New Delhi, Jan. 16: Surgeons at the All India Institute of Medical Sciences here today removed a pituitary tumour from 25-year old Siddika Pervin from South Dinajpur who was suffering from gigantism, a condition that caused her to grow over seven feet tall.
The woman from Buniadpur, 60km from Balurghat, was operated on by a team of surgeons at the neurosciences centre at AIIMS, her uncle and father said this evening. Siddika had been admitted to the hospital on November 13 last year.
Sources at AIIMS told The Telegraph that the surgery had been “challenging” and Siddika was under observation in an intensive care unit. They declined to provide more details, saying they would prefer to wait for at least 24 hours.
“We are now waiting for her recovery,” said Mukhtarul Islam, Siddika’s uncle, who also said she is more than seven feet eight inches tall and weighs about 160kg.
Pituitary tumours can cause abnormal secretion of the growth hormone and, in rare cases, cause people to gain height and weight far beyond average levels. Siddika began to grow unusually fast when she was about 10 years old, Islam said.
“She also started consuming a lot more food than people usually eat,” he said. “She now typically needs about 2kg rice a day.”
Her gigantism had became a problem for her and the family. “Local youths started taunting her. She, too, found it difficult to continue studies after some time. So, we stopped sending her to school,” the woman’s mother had said.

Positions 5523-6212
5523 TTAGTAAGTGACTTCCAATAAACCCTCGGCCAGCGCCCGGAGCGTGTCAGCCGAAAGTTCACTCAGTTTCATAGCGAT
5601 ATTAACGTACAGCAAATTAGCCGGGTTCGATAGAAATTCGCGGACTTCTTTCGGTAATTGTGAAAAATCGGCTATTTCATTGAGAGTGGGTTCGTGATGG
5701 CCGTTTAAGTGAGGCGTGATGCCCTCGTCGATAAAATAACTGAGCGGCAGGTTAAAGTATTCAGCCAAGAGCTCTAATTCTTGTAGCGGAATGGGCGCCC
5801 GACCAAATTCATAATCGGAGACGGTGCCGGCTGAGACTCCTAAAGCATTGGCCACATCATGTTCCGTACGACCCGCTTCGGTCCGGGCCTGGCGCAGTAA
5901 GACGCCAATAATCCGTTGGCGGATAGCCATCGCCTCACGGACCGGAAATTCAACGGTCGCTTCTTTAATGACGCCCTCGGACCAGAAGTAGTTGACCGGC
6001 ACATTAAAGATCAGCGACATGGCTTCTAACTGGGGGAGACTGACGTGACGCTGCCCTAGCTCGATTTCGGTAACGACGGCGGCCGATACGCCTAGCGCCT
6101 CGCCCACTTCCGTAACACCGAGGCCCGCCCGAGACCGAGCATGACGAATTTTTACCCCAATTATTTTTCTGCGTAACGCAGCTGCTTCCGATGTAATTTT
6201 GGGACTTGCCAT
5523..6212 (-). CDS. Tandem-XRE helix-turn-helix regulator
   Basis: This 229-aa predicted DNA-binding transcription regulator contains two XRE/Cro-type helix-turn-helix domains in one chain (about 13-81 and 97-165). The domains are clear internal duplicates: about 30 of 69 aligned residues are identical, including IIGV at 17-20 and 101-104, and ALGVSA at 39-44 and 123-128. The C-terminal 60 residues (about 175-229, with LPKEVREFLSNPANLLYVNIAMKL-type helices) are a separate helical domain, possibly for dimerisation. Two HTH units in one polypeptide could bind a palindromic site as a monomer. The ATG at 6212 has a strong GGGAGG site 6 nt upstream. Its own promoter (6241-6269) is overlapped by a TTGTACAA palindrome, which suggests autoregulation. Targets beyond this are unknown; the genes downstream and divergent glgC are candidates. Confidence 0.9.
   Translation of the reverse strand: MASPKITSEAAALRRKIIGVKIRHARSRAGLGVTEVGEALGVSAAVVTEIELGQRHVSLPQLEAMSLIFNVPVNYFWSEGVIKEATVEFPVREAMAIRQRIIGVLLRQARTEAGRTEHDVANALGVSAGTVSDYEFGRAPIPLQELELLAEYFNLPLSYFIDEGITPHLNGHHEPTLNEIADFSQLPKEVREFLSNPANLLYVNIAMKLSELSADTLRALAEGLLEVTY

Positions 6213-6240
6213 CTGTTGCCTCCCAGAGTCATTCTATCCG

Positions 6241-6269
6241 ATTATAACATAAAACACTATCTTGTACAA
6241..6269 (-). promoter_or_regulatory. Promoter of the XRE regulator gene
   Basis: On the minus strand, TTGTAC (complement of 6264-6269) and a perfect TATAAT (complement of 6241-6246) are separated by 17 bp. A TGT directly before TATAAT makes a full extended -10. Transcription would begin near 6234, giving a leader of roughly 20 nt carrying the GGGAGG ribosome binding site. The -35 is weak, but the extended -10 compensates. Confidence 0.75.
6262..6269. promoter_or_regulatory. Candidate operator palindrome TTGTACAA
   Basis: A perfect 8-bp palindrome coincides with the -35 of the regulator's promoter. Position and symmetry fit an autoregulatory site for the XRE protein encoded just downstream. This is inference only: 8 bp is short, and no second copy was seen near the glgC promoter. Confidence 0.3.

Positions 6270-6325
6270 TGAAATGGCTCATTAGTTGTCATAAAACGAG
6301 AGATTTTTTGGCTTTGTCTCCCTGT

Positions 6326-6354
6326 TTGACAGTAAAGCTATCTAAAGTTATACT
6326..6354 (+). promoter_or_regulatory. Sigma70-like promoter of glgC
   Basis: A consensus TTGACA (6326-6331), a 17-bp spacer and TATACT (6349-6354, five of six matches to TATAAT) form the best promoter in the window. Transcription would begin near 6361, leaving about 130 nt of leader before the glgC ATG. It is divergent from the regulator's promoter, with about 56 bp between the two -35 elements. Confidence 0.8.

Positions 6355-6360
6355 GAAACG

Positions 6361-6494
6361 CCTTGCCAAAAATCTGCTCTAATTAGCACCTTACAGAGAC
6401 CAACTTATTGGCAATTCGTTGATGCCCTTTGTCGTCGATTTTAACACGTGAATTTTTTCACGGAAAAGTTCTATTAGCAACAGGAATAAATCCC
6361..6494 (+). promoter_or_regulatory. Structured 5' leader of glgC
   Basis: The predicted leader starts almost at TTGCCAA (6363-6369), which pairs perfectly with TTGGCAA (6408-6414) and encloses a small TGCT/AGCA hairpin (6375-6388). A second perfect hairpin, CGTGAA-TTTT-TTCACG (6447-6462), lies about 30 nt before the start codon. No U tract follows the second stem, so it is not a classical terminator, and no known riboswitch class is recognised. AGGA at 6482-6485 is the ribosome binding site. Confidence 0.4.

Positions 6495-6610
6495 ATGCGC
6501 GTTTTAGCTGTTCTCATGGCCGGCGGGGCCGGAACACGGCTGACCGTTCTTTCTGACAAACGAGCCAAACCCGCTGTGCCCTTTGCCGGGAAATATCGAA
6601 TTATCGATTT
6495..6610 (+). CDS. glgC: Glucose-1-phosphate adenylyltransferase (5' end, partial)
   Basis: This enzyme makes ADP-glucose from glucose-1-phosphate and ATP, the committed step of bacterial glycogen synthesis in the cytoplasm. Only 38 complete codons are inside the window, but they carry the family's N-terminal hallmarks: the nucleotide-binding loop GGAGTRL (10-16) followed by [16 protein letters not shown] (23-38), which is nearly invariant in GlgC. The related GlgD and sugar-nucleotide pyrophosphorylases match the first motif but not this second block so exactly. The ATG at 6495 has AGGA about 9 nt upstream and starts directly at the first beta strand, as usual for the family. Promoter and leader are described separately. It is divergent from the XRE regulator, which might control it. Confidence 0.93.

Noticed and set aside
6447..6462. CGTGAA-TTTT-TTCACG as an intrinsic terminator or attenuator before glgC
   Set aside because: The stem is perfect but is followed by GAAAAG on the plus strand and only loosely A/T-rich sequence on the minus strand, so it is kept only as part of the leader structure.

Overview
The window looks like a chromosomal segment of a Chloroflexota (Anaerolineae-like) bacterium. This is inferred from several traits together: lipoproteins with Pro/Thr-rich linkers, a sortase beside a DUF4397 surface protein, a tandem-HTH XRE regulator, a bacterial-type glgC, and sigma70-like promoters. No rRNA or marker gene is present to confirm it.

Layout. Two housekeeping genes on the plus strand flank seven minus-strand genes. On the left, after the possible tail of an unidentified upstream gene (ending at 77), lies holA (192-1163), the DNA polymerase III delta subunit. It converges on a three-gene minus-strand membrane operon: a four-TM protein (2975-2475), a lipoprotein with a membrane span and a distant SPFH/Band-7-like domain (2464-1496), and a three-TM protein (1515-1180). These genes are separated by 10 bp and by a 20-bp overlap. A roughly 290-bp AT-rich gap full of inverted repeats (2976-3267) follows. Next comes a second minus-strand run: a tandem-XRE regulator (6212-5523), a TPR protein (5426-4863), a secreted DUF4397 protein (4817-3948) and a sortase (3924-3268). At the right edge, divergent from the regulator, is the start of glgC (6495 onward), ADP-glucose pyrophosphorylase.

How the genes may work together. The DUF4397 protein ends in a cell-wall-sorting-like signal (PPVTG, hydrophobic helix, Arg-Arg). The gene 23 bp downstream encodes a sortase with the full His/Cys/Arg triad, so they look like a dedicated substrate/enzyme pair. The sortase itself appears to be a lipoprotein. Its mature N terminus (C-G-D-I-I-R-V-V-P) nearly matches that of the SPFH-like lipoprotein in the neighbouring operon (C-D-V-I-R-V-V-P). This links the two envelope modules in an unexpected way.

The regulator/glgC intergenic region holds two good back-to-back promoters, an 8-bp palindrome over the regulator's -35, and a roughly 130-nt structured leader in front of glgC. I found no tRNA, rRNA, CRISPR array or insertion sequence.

Siddika’s father Affasuddin Ahmed is a farm labourer.
The South Dinajpur district Congress president, Nilanjan Roy, and a member of the All India Congress Committee, Om Prakash Mishra, helped the family by making arrangements for their visit to Delhi and the treatment at AIIMS.
The unusual height and weight in gigantism might at times make patients susceptible to other health problems. During her two-month stay at AIIMS, Siddika received medications as part of “pre-operative medical management”, Roy said.
The primary goal of a surgery to remove a pituitary tumour is to normalise the growth hormone levels. Medical literature suggests that if surgery does not normalise the growth hormone levels, pituitary radiation and medical therapy are other options.
An American named Robert Wadlow with gigantism who died in 1940 is the tallest man ever recorded with a height of eight feet and 11 inches, according to a paper on gigantism by a team of American doctors published on the website: emedicine.medscape.com.